R$ 30,000.00 x 12 months (warehouse rental + bills for water and power, telephones, internet, cleaning and janitorial staff)
2) Company Artistic Core’s Maintenance
Total amount: R$ 2,160,000.00 (approximately USD$ 620,000.00)
60 artists x 12 months x R$ 3,000.00 (minimum/medium that enables exclusive dedication to theatre)
3) Production and Staging of Plays:
Approximate amount: R$ 200,000.00 (approximately USD$ 57,000.00)
(expenses with scenic architecture, costumes, graphic material, staging and lighting and video equipment, reflector and video projector light bulbs, wireless microphone maintenance – which are plenty, because the cast is huge –, publicity and advertisement).
The sum of these 3 items is of R$ 2,720,000.00 (approximately USD$ 780,000.00)
This does not include tours (which require stage and space adaptation, equipment rental and transportation, food and lodging for 60 people), nor expenses with the production and staging of plays from our repertoire.
For all this, we need other sponsors in the fashion of Petrobras and also direct investment, as is the case with art institutions worldwide that receive countless donations from generous patrons, who invest in the existence of such cultural worth.
Donate your Tax Revenues
You can allocate part of your tax revenues to the project Oswaldianas 2016!
Association Teatro Oficina Uzyna Uzona had its 2016 annual plan of activities approved under legislation of the Rouanet Law. Therefore, your donation can be deducted in up to 100% of your annual tax filing for the following year.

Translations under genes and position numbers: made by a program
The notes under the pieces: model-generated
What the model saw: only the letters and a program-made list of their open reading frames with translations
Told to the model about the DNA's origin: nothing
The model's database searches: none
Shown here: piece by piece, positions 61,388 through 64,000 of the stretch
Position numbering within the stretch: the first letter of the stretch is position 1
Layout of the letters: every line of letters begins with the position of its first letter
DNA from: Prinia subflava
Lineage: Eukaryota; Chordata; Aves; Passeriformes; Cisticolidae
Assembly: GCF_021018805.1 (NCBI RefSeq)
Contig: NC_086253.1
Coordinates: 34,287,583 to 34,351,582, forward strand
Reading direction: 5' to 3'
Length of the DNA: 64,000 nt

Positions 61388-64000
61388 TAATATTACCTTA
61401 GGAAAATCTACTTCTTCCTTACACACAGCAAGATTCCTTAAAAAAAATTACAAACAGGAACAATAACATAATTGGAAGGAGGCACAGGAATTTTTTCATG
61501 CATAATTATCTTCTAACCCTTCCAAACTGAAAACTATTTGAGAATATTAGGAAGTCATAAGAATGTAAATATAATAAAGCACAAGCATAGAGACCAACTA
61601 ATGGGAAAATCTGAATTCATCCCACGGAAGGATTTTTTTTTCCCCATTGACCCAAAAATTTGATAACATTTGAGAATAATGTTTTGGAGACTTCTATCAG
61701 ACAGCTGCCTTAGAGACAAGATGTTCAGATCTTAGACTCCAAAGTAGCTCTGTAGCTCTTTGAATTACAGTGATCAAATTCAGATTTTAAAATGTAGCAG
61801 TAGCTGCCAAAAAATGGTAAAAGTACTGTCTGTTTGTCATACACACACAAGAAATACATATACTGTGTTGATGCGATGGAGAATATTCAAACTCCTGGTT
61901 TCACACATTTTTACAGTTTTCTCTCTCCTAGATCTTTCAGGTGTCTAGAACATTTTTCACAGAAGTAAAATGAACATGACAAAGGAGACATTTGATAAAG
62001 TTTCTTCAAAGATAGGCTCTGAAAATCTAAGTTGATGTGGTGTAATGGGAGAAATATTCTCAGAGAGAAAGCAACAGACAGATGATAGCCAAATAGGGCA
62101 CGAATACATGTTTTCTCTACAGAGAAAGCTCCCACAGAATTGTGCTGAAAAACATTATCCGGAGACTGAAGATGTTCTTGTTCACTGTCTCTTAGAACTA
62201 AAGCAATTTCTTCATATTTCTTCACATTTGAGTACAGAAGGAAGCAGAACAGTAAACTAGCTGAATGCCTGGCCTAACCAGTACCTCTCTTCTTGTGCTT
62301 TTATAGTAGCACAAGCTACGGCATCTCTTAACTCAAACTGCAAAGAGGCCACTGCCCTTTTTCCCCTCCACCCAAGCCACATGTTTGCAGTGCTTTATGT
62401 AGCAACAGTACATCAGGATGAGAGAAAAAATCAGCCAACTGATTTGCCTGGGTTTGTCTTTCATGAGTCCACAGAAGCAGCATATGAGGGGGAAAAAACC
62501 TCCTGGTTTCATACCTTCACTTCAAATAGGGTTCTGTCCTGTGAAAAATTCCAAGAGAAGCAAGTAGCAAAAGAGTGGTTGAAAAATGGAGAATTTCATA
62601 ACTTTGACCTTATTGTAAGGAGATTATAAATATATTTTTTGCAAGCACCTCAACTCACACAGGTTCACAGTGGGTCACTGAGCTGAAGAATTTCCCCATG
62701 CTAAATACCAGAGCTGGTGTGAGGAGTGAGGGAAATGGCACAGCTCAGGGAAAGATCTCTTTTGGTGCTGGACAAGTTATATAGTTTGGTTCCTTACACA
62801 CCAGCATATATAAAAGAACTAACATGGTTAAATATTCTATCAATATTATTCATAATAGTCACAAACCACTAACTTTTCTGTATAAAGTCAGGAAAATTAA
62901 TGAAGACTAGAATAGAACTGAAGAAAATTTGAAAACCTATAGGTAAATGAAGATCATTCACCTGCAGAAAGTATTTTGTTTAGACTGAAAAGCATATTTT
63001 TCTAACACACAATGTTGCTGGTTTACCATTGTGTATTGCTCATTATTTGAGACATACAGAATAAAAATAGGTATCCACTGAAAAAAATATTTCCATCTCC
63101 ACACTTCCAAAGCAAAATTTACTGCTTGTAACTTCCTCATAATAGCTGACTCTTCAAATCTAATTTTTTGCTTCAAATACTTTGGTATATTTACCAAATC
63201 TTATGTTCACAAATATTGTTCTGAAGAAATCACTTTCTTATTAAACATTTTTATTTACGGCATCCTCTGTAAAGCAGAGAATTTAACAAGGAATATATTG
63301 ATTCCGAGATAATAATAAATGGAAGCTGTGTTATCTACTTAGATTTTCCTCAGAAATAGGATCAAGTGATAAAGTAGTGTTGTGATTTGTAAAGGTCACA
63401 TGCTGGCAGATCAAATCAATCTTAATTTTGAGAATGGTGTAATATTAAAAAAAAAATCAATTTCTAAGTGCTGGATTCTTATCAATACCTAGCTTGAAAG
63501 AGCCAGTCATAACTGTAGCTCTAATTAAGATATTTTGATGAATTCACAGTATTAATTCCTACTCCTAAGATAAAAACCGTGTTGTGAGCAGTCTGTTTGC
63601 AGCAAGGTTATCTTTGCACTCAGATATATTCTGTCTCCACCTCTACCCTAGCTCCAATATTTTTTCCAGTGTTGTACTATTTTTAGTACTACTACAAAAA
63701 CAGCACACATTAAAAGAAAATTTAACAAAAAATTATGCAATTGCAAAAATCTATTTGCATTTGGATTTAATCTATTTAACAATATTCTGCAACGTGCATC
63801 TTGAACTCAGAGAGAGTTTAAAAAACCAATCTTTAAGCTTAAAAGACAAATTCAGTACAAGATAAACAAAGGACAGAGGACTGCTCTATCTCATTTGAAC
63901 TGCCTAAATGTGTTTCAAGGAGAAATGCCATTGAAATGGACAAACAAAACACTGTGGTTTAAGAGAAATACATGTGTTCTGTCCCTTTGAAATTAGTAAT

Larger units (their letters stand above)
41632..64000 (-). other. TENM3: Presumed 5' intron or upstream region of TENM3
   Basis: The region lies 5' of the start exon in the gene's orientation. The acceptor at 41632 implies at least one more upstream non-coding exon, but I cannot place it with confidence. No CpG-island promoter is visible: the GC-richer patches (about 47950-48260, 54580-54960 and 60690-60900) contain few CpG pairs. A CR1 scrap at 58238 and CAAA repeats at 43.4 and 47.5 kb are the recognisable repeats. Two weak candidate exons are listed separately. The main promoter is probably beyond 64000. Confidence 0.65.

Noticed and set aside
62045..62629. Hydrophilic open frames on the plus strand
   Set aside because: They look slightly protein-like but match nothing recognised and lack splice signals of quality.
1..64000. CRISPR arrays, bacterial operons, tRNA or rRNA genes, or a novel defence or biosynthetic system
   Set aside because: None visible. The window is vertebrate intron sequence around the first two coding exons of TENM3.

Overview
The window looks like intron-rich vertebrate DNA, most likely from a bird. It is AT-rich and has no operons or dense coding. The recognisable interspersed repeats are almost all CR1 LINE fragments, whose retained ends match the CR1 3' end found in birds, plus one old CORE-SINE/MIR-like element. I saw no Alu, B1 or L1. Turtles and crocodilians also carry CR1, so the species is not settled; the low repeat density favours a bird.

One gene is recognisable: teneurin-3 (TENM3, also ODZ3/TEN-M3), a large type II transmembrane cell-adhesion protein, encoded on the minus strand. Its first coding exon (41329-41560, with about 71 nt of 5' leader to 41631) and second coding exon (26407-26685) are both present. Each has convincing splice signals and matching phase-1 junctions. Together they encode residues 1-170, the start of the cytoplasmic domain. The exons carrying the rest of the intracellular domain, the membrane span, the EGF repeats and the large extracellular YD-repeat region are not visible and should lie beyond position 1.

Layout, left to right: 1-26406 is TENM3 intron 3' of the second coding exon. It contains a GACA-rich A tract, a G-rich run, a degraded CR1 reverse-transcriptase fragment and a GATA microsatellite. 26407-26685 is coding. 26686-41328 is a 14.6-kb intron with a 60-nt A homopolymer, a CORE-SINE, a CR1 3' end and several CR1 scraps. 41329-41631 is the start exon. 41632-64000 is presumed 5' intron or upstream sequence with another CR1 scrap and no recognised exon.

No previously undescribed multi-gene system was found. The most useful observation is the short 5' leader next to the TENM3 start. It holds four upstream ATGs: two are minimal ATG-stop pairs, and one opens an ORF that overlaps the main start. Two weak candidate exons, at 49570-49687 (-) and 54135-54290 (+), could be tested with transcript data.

You can allocate up to 6% of your tax income to cultural purposes by making a deposit into an open account owned by the Ministry of Culture.
The donation can be deducted in up to 100% of your annual tax filing for the following year.
In other words, you make the donation until December 31st 2016 and deduct it from taxes to be filed in 2017.
You may offer your support to Teatro Oficina through the project Oswaldianas – PRONAC 159692.
Account for deposit:
Associação Teatro Oficina Uzyna Uzona
Company Registration Number: 53.255.451/0001-36
Banco do Brasil (Bank of Brazil)
Routing number: 2809-6
Checking account: 29982-0
Email us the deposit receipt to firstname.lastname@example.org
After confirmation of the deposit, we will send you a patronage receipt to be included in your tax filing, in accordance with the standards established by the Ministry of Culture.